Hundreds of South Koreans protested Saturday against the deployment of a US missile defense system, a day after the visiting US Secretary of State reiterated that its installation would go ahead.
Rex Tillerson said in Seoul Friday that the United States and South Korea would "proceed with the installation" of the system, known as Terminal High Altitude Area Defense (THAAD). Residents of Seongju County where the system will be deployed say it poses health and environmental hazards and argue that its presence could make them a priority target for North Korea.
About 2,000 residents of Seongju and a neighboring county, 275 kilometers (170 miles) southeast of Seoul, rallied with banners reading: "No THAAD but peace". About 2,000 riot police were mobilized to maintain order at the march and stop protesters reaching the installation site.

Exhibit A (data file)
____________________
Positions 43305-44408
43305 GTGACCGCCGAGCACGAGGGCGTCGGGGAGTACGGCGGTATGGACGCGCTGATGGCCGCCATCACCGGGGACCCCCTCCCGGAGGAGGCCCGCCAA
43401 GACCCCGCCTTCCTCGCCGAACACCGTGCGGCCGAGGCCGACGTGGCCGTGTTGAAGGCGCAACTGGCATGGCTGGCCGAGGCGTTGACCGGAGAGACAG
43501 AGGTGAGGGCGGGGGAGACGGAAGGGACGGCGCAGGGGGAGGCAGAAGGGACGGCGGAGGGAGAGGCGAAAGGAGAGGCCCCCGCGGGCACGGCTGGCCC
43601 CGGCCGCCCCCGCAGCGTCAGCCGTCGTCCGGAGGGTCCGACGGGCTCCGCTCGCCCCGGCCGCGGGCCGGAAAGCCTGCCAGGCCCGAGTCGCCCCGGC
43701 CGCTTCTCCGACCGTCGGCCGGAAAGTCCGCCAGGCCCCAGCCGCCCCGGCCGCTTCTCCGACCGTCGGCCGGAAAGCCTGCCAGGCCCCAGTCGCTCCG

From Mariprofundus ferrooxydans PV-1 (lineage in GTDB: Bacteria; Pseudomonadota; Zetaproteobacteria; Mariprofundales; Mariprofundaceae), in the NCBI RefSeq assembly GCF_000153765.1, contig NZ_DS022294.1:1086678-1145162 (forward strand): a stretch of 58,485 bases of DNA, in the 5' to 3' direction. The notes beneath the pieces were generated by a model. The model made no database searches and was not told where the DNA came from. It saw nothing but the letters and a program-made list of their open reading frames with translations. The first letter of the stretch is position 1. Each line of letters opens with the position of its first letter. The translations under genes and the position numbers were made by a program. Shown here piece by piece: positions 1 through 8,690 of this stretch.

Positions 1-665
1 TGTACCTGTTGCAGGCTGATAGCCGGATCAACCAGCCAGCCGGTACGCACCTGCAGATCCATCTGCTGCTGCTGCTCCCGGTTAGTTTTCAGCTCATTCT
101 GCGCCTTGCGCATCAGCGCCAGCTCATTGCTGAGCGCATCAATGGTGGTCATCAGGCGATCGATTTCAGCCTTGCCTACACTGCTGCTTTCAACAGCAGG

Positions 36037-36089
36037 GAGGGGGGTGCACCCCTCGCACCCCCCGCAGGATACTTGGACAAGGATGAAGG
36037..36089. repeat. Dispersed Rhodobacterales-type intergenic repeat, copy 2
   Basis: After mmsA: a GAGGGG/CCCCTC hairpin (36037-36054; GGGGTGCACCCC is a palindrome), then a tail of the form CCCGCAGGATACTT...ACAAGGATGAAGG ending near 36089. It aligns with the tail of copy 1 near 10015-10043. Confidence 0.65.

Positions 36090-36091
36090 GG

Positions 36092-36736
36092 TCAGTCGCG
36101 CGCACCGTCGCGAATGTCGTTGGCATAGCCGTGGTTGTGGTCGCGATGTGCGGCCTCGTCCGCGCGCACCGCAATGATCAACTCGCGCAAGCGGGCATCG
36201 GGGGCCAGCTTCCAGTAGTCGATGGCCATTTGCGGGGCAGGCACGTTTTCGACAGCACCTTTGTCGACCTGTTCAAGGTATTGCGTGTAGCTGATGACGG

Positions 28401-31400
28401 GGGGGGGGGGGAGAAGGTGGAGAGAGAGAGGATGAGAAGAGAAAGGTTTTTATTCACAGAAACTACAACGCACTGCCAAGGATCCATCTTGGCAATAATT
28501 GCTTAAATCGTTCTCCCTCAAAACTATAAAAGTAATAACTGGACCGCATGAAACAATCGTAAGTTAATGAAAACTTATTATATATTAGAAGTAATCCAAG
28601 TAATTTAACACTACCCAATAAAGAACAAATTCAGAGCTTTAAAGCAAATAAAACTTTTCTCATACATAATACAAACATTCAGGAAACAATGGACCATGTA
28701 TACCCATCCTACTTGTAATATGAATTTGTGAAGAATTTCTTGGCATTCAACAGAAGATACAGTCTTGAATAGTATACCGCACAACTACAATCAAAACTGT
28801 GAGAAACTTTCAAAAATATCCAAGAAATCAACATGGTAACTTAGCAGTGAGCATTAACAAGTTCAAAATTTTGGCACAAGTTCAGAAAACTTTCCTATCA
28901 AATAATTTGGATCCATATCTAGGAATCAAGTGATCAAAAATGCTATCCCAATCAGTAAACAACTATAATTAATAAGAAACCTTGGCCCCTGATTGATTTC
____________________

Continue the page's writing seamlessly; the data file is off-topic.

Washington and Seoul say the system is for purely defensive purposes, but China fears it could undermine its own nuclear deterrent and has reacted with fury, imposing a series of measures seen as economic retaliation on the South.
North Korea has a long-standing ambition to become a nuclear power and has conducted several atomic tests in defiance of the international community and UN sanctions.Earlier this month, Pyongyang test fired a salvo of missiles that fell in waters off Japan.